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For other uses, see Juju (disambiguation).
An 1873 Victorian illustration of a "Ju-ju house" on the Bight of Benin showing fetishised skulls and bone
Juju charm protecting dugout canoe on Suriname River bank, Suriname, 1955

Juju or Ju-Ju (from the French joujou)[1] are objects, such as amulets, and spells used in religious practice, as part of witchcraft in West Africa.[2] Juju historically referred to traditional West African religions.[3]

The term "juju", and the practices associated with it, travelled to the Americas from West Africa with the influx of slaves via the Atlantic slave trade and still survives in some areas, particularly among the various groups of Maroons, who have preserved their African traditions.

Juju is sometimes used to enforce a contract or ensure compliance. In a typical scenario, a juju spell will be placed on a Nigerian woman before she is trafficked into Europe for a life in prostitution, to ensure that she will pay back her traffickers and won't escape.[4][5] The witch doctor casting the spell requires a payment for this service.[5] Juju is also commonly used in an attempt to affect the outcome of football games.[6]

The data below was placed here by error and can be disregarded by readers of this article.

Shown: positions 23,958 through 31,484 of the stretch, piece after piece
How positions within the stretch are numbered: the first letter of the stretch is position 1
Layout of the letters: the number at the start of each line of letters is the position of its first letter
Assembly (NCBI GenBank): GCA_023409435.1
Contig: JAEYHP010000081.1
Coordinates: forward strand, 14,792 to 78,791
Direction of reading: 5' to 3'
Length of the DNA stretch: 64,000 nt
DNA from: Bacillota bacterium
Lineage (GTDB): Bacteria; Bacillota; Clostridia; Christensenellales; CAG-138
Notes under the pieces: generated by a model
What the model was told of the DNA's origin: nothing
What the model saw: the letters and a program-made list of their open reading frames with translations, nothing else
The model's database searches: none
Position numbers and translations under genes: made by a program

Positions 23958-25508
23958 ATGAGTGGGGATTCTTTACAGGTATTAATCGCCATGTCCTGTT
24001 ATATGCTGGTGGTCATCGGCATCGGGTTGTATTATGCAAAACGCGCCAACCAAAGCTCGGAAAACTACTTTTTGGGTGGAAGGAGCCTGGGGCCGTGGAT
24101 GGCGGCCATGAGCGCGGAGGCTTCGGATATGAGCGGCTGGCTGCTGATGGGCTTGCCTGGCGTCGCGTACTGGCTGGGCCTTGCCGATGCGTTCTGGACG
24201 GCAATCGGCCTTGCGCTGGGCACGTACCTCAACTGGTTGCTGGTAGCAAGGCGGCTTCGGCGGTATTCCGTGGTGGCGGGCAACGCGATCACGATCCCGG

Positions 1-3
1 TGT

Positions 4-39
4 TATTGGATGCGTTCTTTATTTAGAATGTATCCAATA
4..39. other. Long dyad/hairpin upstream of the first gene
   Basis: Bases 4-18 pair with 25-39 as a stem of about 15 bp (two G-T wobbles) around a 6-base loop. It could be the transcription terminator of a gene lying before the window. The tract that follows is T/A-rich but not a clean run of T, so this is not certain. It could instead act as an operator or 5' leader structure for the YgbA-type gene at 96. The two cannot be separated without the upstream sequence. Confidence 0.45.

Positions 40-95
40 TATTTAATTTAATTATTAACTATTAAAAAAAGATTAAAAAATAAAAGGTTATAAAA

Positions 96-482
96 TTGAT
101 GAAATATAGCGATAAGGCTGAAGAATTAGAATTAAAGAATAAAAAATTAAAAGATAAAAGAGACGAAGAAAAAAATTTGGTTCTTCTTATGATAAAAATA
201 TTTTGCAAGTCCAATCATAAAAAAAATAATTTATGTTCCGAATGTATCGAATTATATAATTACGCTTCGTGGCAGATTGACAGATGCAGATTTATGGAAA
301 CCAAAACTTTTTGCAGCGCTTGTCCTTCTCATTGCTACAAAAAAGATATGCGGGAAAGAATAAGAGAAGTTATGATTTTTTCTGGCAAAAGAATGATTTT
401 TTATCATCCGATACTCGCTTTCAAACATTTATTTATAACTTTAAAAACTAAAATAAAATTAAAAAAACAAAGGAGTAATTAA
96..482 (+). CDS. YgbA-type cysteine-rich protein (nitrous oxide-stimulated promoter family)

Contrary to common belief, Vodun is not related to juju, despite the linguistic and spiritual similarities. Juju has acquired some karmic attributes in more recent times: good juju can stem from almost any good deed; bad juju can be spread just as easily. These ideas revolve around the luck and fortune portions of juju. The use of juju to describe an object usually involves small items worn or carried; these generally contain medicines produced by witch doctors.

The term "juju" also is used to refer to the juju bean native to West Africa. The poisonous bean grows on wild tree-dwelling vines.


  1. ^ "Juju | Define Juju at Dictionary.com". Dictionary.reference.com. Retrieved 2013-07-05. 
  2. ^ Oxford English Dictionary. ( Oxford University Press.
  3. ^ Augustus Ferryman Mockler-Ferryman, Imperial Africa: the rise, progress and future of the British possessions in Africa, Volume 1, 1898
  4. ^ "Sex trafficker used African witchcraft to smuggle children for prostitution". The Telegraph. 29 October 2012. 
  5. ^ a b "People & Power - The Nigerian Connection". Al Jazeera. 11 June 2012. 
  6. ^ Stefan Lovgren (June 30, 2006). "World Cup Witchcraft: Africa Teams Turn to Magic for Aid". National Geographic News.